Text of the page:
The Erasmus+ project called No Stereotypes But Diversity, implemented by Ady Endre Secondary Grammar School of Budapest, addressed the sensitive issue of prejudice and stereotypes. We talked to Project Coordinator Zoltán Sallai, teacher of ethics, moral philosophy, drama and dance. He thinks that, besides students, the schools and teachers could also benefit from such a partnership.

Be Open - Against Stereotypes - through Active Social Engagement

Institution: Ady Endre Secondary Grammar School of Budapest, 13th District
Project title: No Stereotypes But Diversity
Project Coordinator: Zoltán Sallai

What was the main goal of the project?

We focused on the struggle against prejudice and stereotypes through a variety of activities and student mobility. We searched for solutions which allow us to develop a more tolerant mentality, and through that, to build a more peaceful world, while also developing students' skills and competencies. The goals of the project sought solutions to very important and current issues: the fight against hate speech and incitement to hatred at school; increasing social awareness and tolerance regarding immigrants and refugees; eliminating stereotypes and raising awareness of the risks they caused. Four schools worked for two years to help us learn and more broadly understand these phenomena and the significance of the problems. 

What activities did you implement under the project?

We laid the emphasis on active social engagement; a number of professional visits, field practices, campaigns and programmes increasing acceptance were implemented, where the participants also had a chance to meet experts and the representatives of various authorities. Learning from each other and many CSO's, and adopting best practices, our institutions developed, too. Using creative methods, such as role plays, painting the project logo on the wall of the school, making and exhibiting posters or creative poem writing, was an emphatic project element. One of the most innovative elements was the cooperation with CSO's, but the methodological collection also offered a number of new pedagogical methods and ideas, which can be a useful resource material in classes.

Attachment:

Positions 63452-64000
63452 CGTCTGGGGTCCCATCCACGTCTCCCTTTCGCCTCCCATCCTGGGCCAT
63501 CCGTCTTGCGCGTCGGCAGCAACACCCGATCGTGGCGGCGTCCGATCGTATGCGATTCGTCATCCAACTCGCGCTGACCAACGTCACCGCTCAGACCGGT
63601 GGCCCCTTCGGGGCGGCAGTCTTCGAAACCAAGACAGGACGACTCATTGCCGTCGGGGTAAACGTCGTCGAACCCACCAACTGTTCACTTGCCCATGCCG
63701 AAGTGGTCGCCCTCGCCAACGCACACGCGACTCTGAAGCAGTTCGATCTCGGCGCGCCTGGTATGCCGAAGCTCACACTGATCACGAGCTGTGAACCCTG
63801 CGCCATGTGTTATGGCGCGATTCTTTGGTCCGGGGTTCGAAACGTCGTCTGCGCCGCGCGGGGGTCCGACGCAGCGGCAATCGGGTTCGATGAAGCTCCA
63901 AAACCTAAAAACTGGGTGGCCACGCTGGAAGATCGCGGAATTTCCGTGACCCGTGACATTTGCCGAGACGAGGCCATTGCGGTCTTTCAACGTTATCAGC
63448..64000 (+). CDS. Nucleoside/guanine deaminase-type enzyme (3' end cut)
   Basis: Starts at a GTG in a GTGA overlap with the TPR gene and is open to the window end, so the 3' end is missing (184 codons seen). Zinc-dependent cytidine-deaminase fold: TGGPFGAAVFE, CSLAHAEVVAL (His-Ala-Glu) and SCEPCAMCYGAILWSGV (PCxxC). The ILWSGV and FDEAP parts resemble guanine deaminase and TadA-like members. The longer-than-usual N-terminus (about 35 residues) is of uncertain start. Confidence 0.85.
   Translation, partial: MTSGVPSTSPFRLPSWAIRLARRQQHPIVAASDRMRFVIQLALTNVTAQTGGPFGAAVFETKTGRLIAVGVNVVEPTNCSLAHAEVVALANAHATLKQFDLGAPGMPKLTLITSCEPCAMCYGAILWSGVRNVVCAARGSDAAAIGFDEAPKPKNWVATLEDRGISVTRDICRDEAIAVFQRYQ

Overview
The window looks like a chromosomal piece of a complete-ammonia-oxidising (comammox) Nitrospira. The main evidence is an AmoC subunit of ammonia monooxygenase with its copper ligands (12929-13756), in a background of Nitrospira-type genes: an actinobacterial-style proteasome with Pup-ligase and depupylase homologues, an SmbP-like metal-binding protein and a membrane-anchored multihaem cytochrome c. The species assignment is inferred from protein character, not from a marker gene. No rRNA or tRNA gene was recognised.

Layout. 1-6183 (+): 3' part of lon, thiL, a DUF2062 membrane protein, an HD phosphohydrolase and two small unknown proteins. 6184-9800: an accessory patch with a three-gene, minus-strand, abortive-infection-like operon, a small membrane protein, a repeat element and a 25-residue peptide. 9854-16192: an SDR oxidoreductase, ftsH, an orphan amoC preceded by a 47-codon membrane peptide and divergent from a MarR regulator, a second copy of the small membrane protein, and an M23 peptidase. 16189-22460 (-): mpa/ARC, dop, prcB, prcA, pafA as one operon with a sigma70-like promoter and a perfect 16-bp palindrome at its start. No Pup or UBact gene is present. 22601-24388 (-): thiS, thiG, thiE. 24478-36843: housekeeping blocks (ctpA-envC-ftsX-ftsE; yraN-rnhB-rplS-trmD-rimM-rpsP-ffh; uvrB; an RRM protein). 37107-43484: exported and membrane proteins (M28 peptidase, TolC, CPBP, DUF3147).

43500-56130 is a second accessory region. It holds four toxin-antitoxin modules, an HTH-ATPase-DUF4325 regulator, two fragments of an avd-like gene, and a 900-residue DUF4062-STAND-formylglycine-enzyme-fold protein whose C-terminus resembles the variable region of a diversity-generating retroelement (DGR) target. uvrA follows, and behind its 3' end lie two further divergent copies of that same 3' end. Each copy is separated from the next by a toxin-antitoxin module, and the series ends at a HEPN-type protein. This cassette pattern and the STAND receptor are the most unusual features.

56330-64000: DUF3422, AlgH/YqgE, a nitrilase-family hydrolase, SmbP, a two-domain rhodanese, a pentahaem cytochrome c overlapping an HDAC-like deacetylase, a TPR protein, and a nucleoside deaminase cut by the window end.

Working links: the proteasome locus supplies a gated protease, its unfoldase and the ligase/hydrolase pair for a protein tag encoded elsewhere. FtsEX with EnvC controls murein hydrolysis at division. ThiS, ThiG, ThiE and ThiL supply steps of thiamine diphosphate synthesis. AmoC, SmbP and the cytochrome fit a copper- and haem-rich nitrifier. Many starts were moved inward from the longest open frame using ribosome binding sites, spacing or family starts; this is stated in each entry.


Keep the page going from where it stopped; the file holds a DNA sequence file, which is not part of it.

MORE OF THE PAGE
What were the actual topics discussed at various events?

Each partner meeting had its own focus. Stereotype thinking and discrimination at school; prejudice based on nationality; the forms of discrimination; stereotypes based on gender and race, and their effects; instances of discrimination against religions. A rather divisive topic both among the colleagues and the students was enhancing tolerance towards immigrants and refugees. Addressing this issue was a rather bold move, and we were faced with resistance a couple of times, too. Since people's views on this topic are generally controversial, we were also faced with a strong rejection from students, colleagues and parents.


Who did you cooperate with during the implementation of the project, both in and outside the country?

We worked with Spanish, Romanian and Turkish organisations; each partner organised project meetings or training programmes where we could learn about each other's best practices, as well as the CSO's operating in the area. Strengthening the relationship between them and the authorities may help the knowledge and methodological renewal to be taken into the school, of which the school by itself is less capable of. We also involved a number of external partners; during the two years, we got into contact with 34 organisations. At a local level, we also kept in touch with institutions in nearby regions implementing other Erasmus+ projects, and we organised a joint event in order to share experiences and help each other. As the outcome of the worked completed, we collected over 30 proven methods, which we also made electronically available on the TwinSpace site of our project (NO HATE in our lives - Breaking free from stereotyping and discrimination). The material is an excellent collection of interactive games, lesson plans and various other methodological resource materials in four chapters: methods of mitigating stereotypes and discrimination; methods of helping the acceptance of immigrants and refugees; opportunities of cooperation with CSO's and professionals; short films. The materials prepared can be a useful tool for teachers of any school when addressing the issue of social inclusion.